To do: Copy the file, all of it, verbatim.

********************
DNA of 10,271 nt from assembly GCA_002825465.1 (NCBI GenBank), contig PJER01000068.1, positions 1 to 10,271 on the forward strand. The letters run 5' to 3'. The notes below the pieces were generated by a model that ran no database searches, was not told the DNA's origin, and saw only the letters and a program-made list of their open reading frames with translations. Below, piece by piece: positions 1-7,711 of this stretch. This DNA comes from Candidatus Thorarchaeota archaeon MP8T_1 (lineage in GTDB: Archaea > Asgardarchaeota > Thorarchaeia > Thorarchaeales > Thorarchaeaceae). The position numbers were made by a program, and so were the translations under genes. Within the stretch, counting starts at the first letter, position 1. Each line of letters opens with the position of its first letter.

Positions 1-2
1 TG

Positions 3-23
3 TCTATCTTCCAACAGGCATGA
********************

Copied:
DNA of 10,271 nt from assembly GCA_002825465.1 (NCBI GenBank), contig PJER01000068.1, positions 1 to 10,271 on the forward strand. The letters run 5' to 3'. The notes below the pieces were generated by a model that ran no database searches, was not told the DNA's origin, and saw only the letters and a program-made list of their open reading frames with translations. Below, piece by piece: positions 1-7,711 of this stretch. This DNA comes from Candidatus Thorarchaeota archaeon MP8T_1 (lineage in GTDB: Archaea > Asgardarchaeota > Thorarchaeia > Thorarchaeales > Thorarchaeaceae). The position numbers were made by a program, and so were the translations under genes. Within the stretch, counting starts at the first letter, position 1. Each line of letters opens with the position of its first letter.

Positions 1-2
1 TG

Positions 3-23
3 TCTATCTTCCAACAGGCATGA